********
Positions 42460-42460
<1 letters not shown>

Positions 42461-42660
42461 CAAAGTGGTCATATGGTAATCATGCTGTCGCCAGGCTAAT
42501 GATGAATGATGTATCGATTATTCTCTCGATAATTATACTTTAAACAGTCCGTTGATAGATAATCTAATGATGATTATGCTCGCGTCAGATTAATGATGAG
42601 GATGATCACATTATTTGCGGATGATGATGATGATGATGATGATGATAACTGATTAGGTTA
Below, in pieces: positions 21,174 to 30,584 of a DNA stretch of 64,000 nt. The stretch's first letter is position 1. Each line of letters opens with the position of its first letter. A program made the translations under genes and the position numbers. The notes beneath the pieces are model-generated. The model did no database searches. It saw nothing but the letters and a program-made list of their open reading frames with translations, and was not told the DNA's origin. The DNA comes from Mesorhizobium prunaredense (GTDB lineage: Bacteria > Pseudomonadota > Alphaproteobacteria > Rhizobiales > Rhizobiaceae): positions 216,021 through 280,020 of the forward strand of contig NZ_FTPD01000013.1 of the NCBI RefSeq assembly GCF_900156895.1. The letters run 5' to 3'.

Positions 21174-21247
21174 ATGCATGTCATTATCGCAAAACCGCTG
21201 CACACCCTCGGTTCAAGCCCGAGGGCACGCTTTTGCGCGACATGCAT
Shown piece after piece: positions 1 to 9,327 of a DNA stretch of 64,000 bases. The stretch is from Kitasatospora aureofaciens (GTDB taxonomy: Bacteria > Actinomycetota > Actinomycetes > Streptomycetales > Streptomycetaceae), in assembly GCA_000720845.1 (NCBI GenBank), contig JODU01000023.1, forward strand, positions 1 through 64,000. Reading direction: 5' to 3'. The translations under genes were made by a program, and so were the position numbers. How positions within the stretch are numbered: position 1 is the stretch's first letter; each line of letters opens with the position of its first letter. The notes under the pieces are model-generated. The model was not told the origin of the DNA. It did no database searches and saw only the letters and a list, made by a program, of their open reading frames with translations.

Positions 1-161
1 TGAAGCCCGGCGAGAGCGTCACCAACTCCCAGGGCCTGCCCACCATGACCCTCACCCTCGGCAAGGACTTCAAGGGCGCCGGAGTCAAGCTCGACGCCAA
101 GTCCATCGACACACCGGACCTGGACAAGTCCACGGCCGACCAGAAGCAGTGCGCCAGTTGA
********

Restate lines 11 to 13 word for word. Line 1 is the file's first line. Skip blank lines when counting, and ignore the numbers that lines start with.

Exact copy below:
Shown piece after piece: positions 1 to 9,327 of a DNA stretch of 64,000 bases. The stretch is from Kitasatospora aureofaciens (GTDB taxonomy: Bacteria > Actinomycetota > Actinomycetes > Streptomycetales > Streptomycetaceae), in assembly GCA_000720845.1 (NCBI GenBank), contig JODU01000023.1, forward strand, positions 1 through 64,000. Reading direction: 5' to 3'. The translations under genes were made by a program, and so were the position numbers. How positions within the stretch are numbered: position 1 is the stretch's first letter; each line of letters opens with the position of its first letter. The notes under the pieces are model-generated. The model was not told the origin of the DNA. It did no database searches and saw only the letters and a list, made by a program, of their open reading frames with translations.

Positions 1-161
1 TGAAGCCCGGCGAGAGCGTCACCAACTCCCAGGGCCTGCCCACCATGACCCTCACCCTCGGCAAGGACTTCAAGGGCGCCGGAGTCAAGCTCGACGCCAA